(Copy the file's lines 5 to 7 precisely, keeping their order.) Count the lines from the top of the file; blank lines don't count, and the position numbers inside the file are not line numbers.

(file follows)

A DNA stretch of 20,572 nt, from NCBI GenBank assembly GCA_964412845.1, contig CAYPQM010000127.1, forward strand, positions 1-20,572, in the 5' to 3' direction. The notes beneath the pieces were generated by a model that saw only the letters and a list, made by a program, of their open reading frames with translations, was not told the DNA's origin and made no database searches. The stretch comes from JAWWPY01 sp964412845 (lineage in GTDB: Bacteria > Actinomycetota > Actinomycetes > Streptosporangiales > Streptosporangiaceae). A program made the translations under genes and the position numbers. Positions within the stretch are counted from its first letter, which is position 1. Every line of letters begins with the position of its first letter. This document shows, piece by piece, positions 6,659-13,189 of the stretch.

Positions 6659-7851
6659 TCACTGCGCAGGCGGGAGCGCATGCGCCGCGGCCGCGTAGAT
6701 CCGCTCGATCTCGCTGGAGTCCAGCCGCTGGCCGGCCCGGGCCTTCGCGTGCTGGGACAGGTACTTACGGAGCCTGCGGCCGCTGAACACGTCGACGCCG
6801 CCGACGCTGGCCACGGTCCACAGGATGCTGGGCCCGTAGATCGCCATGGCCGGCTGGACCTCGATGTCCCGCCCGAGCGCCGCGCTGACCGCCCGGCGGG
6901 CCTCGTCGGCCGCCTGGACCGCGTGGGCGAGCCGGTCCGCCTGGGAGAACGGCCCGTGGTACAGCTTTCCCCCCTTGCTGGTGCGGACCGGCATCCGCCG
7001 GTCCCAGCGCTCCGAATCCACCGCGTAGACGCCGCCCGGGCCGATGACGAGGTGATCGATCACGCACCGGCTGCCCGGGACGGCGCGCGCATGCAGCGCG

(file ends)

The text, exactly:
6801 CCGACGCTGGCCACGGTCCACAGGATGCTGGGCCCGTAGATCGCCATGGCCGGCTGGACCTCGATGTCCCGCCCGAGCGCCGCGCTGACCGCCCGGCGGG
6901 CCTCGTCGGCCGCCTGGACCGCGTGGGCGAGCCGGTCCGCCTGGGAGAACGGCCCGTGGTACAGCTTTCCCCCCTTGCTGGTGCGGACCGGCATCCGCCG
7001 GTCCCAGCGCTCCGAATCCACCGCGTAGACGCCGCCCGGGCCGATGACGAGGTGATCGATCACGCACCGGCTGCCCGGGACGGCGCGCGCATGCAGCGCG